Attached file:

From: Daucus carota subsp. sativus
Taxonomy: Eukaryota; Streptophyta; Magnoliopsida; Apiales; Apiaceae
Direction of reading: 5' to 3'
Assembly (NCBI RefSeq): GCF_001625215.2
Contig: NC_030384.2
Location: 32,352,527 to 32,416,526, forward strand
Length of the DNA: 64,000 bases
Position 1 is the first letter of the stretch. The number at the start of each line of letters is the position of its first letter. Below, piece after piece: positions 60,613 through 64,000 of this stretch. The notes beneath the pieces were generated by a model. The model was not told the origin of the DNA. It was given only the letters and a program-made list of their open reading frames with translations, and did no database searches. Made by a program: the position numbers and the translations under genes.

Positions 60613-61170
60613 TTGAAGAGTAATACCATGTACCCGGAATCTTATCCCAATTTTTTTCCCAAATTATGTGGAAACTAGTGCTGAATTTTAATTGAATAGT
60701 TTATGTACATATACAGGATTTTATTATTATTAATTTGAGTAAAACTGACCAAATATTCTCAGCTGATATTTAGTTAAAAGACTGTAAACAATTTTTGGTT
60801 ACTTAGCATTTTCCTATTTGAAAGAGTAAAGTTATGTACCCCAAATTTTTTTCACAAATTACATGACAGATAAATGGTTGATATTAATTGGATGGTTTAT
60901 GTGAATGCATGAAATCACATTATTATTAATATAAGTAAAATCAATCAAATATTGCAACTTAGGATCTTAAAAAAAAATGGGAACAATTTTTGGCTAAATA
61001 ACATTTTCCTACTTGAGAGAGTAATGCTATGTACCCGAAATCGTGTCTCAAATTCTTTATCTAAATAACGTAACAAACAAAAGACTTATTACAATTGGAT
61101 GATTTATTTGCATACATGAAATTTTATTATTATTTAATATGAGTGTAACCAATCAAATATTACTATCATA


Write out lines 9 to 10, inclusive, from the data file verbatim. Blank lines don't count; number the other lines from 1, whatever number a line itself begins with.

Positions 60613-61170
60613 TTGAAGAGTAATACCATGTACCCGGAATCTTATCCCAATTTTTTTCCCAAATTATGTGGAAACTAGTGCTGAATTTTAATTGAATAGT